Disclaimer: teaching dance to children has left me in tears on more than one occasion so I can tell you that I am no expert in this matter. But, as life necessitates, I have taught many dance classes to kids over the years and therefore have acquired a specific set of skills to handle these occassions:
1. Don’t Expect to Teach them to Dance: Or should I say, don’t expect them to teach them to dance your way, or any particular way but their own way. I have a beef with most of the dance education from my generation. I’m not talking about my dance teacher, she was fabulous, but I’m speaking to the prevailing ideology from my generation which was to teach kids to move like someone else. Really what you should be focusing on at this point is the sheer joy of moving and learning their bodies. Keep the expectations low. Dance education, at least in the Bay Area, has come a long way on this, but we still have a ways to go. I’m speaking more to the little kids. Around 8 years old you may be able to start really teaching technique, but before that it is a freedom dance all around.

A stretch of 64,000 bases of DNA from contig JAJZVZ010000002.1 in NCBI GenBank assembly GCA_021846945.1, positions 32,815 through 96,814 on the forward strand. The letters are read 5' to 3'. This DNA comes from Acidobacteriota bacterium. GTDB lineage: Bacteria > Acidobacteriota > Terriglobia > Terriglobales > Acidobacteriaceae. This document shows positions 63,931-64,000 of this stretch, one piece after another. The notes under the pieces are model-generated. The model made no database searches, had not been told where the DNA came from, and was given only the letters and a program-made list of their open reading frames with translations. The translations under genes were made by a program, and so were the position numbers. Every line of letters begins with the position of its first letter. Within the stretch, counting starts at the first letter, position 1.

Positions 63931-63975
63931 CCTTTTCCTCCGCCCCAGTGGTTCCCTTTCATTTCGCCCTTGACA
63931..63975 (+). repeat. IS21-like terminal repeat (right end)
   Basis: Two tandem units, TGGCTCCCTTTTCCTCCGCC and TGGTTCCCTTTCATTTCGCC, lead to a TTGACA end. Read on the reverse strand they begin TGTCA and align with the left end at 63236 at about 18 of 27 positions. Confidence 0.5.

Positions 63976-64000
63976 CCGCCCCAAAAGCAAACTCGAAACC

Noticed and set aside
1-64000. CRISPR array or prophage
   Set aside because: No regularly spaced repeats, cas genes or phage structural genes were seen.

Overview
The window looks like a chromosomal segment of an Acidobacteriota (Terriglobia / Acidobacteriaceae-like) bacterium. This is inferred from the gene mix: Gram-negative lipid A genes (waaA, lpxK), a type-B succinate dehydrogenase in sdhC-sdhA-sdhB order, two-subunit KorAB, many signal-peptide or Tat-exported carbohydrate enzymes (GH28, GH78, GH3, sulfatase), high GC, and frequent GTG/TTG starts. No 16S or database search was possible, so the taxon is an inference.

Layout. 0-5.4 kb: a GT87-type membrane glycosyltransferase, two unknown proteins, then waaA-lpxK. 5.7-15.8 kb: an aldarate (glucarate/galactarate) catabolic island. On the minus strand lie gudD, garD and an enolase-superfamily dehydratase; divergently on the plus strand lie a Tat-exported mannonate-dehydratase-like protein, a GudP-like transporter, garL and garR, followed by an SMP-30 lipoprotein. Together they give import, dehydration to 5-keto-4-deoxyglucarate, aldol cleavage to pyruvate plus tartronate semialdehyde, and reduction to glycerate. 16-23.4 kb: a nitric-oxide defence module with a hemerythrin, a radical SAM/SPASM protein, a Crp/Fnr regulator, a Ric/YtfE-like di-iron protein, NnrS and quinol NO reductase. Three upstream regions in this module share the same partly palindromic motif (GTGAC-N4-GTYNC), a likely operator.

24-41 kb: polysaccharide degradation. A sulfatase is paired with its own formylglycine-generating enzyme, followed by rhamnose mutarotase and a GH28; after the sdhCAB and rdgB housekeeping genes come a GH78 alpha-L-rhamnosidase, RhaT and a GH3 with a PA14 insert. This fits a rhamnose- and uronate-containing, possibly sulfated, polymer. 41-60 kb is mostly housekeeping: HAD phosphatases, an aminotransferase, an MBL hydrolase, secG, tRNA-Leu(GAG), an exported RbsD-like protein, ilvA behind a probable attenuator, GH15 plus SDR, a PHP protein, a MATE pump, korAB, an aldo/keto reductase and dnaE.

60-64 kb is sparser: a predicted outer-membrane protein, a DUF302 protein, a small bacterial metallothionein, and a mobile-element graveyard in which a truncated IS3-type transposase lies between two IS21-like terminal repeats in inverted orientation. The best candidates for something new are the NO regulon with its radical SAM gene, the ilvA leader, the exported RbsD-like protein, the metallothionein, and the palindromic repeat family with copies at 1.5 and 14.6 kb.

2. Transition Quickly from One Activity to the Next: You must give the illusion that you are one step ahead of them. In truth, they are way smarter and faster than you are but you cannot let them know that. If you’re using music have it ready. Be close to your music if at all possible. Have a lesson plan, be prepared to deviate from it, but whatever you do, when you decide to move on know what is coming next and have your music ready.
3. Have a Thorough Lesson Plan but be prepared to Toss it All Out the Window: Have a lot of different ideas (see #7), have a good solid game plan, but then be prepared to improvise. There are so many factors that come into play when working with kids. Energy level, group dynamics, levels of experience, whether or not everyone had a snack or not. These can all be true of adults as well, but at least with adults they are mostly socialized and conditioned to accept what you say and go along with your plan (unless you are teaching to adults in Berkeley, then. . . well, it’s a whole other story). It really does help to be prepared, but you will do yourself a big favor if you can listen to the needs of the kids that day and be flexible.